Financial Literacy: What It Is and Why It’s So Important

April 8, 2022 | by Katie Claflin

Categories: Financial Education, Housing Counseling

April is National Financial Literacy Month, and we're using this opportunity to spotlight resources that can help families and individuals monitor and improve their financial health.

To fully understand the importance of financial literacy, it helps to first define it. Definitions vary slightly, but the most literal definition is simply "understanding the topic of money." In other words, to be financially literate is to be savvy in a variety of money-related topics, such as saving, investing, credit and debt. The National Financial Educators Council (NFEC) has created a complimentary online test to help consumers gauge their money smarts.

However, the NFEC stresses that, despite its importance, financial literacy alone does not guarantee financial health. There are other factors that influence someone's overall financial position, such as their sentiment (or attitude) about money and their financial behavior. But ultimately, financial health starts with one step.

Step One: Create a Budget

Experts (such as those quoted in this CNBC article) agree that the first step to overall financial wellness is creating a budget. Without a budget, it's nearly impossible to determine how much you are spending in relation to how much money you are bringing in. Knowing where your money goes will also help you plan and save for long-term goals and expenses, such as purchasing a home.

There are several credible online resources to help you create a budget, which you can find here.

TSAHC's Commitment to Financial Literacy

TSAHC recognizes that both financial literacy and overall financial well-being are inextricably linked to housing stability. Without it, tenants may struggle to pay rent, and homeowners may fall behind on their mortgage, property taxes or home repairs. We therefore created several resources to connect consumers with trained nonprofit housing counselors who can help them improve their financial situation.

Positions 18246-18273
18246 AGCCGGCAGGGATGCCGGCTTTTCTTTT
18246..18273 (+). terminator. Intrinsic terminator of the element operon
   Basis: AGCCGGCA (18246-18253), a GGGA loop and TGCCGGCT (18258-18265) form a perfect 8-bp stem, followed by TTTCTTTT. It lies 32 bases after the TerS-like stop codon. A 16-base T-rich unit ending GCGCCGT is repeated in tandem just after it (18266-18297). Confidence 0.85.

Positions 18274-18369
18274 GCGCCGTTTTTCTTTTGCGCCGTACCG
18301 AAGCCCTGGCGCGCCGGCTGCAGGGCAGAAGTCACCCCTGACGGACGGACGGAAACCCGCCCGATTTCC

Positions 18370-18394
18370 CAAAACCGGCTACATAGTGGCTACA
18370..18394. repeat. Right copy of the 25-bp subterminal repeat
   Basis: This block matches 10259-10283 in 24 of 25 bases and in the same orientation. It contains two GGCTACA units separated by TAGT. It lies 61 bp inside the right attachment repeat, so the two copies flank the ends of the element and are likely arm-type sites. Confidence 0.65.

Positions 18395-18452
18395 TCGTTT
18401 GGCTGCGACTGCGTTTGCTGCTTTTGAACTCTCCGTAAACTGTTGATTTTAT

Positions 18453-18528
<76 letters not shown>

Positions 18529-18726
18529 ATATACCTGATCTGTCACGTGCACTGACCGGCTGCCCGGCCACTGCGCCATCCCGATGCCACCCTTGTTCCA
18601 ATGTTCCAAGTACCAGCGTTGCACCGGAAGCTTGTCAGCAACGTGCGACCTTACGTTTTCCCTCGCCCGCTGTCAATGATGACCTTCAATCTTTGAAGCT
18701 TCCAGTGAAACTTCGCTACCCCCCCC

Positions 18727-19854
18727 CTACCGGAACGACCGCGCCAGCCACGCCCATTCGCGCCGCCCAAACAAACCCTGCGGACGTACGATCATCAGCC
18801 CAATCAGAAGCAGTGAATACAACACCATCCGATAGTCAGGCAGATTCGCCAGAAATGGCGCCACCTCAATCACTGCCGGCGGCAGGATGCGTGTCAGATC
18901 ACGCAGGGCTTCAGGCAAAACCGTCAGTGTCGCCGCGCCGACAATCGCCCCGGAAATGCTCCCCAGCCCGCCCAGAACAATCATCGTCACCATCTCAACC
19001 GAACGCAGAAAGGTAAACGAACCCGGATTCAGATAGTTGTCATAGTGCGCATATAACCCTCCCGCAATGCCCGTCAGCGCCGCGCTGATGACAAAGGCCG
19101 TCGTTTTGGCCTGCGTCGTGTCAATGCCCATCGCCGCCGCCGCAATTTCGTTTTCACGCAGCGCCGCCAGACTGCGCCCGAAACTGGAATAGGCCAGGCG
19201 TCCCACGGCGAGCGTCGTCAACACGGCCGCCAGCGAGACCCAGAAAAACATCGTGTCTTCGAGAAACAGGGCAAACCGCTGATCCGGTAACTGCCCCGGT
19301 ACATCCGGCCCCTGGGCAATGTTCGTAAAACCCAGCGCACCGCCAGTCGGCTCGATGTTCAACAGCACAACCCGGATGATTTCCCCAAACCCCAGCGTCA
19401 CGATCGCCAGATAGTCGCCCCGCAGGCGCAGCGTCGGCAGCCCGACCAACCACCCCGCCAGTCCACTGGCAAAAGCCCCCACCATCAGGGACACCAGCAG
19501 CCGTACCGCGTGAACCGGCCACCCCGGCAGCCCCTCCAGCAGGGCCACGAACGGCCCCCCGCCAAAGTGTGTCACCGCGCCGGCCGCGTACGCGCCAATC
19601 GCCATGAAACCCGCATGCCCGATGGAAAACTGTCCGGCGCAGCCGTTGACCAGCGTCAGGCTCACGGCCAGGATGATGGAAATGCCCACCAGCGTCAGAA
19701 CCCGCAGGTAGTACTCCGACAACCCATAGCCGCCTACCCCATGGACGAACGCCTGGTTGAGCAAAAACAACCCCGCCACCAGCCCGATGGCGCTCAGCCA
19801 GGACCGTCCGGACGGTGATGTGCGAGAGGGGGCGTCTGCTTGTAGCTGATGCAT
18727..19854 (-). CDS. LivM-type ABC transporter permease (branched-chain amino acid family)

• Texas Financial Toolbox: this online resource connects consumers with local nonprofits that provide home buyer education, financial and credit counseling, and foreclosure prevention counseling.
  • Housing Connection: this is TSAHC's training program for housing and financial counselors to help them provide the best possible guidance to consumers at little or no cost.
  • Texas Foundations Fund: this is TSAHC's grant program for local housing nonprofits. TSAHC recently expanded the guidelines to include funding specifically for housing and financial counseling services.

For households that are ready to buy a home, TSAHC also offers down payment assistance and mortgage interest tax credits. To learn more about these programs, visit

On the House blog posts are meant to provide general information on various housing-related issues, research and programs. We are not liable for any errors or inaccuracies in the information provided by blog sources. Furthermore, this blog is not legal advice and should not be used as a substitute for legal advice from a licensed professional attorney.

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